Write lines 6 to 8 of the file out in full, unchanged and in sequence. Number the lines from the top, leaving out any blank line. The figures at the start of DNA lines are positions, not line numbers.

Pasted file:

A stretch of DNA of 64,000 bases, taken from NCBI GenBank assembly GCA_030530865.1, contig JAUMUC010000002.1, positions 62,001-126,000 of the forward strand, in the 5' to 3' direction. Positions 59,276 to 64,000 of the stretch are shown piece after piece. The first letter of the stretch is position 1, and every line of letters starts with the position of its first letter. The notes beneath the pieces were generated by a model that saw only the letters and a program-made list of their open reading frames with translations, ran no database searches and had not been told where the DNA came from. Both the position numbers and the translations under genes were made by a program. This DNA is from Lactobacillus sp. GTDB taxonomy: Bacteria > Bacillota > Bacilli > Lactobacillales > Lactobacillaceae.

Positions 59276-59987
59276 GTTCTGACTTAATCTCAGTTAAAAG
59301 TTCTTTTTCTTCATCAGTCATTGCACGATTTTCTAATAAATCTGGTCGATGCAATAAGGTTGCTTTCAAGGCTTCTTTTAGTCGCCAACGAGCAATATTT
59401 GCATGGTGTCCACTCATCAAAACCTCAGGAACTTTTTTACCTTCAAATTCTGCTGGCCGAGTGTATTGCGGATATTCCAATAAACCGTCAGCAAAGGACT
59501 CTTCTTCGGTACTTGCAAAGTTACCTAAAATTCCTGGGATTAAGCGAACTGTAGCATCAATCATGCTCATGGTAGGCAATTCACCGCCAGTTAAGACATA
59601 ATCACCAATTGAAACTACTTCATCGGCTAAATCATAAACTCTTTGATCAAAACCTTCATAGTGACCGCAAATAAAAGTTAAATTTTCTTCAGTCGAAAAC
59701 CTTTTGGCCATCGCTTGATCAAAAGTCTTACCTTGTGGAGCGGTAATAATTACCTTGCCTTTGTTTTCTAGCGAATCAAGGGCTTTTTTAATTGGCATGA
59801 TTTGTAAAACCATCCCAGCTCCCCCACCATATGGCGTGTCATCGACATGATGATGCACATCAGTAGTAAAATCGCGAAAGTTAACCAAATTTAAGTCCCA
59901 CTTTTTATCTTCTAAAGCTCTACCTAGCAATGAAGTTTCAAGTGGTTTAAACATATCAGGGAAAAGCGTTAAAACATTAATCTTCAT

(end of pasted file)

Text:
59501 CTTCTTCGGTACTTGCAAAGTTACCTAAAATTCCTGGGATTAAGCGAACTGTAGCATCAATCATGCTCATGGTAGGCAATTCACCGCCAGTTAAGACATA
59601 ATCACCAATTGAAACTACTTCATCGGCTAAATCATAAACTCTTTGATCAAAACCTTCATAGTGACCGCAAATAAAAGTTAAATTTTCTTCAGTCGAAAAC
59701 CTTTTGGCCATCGCTTGATCAAAAGTCTTACCTTGTGGAGCGGTAATAATTACCTTGCCTTTGTTTTCTAGCGAATCAAGGGCTTTTTTAATTGGCATGA